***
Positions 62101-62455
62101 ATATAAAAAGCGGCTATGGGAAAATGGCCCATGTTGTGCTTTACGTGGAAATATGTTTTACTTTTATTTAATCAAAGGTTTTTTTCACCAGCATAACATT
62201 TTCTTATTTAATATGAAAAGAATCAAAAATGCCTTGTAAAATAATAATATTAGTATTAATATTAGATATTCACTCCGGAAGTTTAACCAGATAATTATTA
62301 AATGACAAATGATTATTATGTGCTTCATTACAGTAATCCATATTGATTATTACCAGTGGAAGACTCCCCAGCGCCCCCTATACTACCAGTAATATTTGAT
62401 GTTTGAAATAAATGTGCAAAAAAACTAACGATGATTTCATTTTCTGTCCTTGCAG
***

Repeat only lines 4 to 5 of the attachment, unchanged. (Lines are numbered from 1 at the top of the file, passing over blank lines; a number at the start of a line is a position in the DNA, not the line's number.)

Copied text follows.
62301 AATGACAAATGATTATTATGTGCTTCATTACAGTAATCCATATTGATTATTACCAGTGGAAGACTCCCCAGCGCCCCCTATACTACCAGTAATATTTGAT
62401 GTTTGAAATAAATGTGCAAAAAAACTAACGATGATTTCATTTTCTGTCCTTGCAG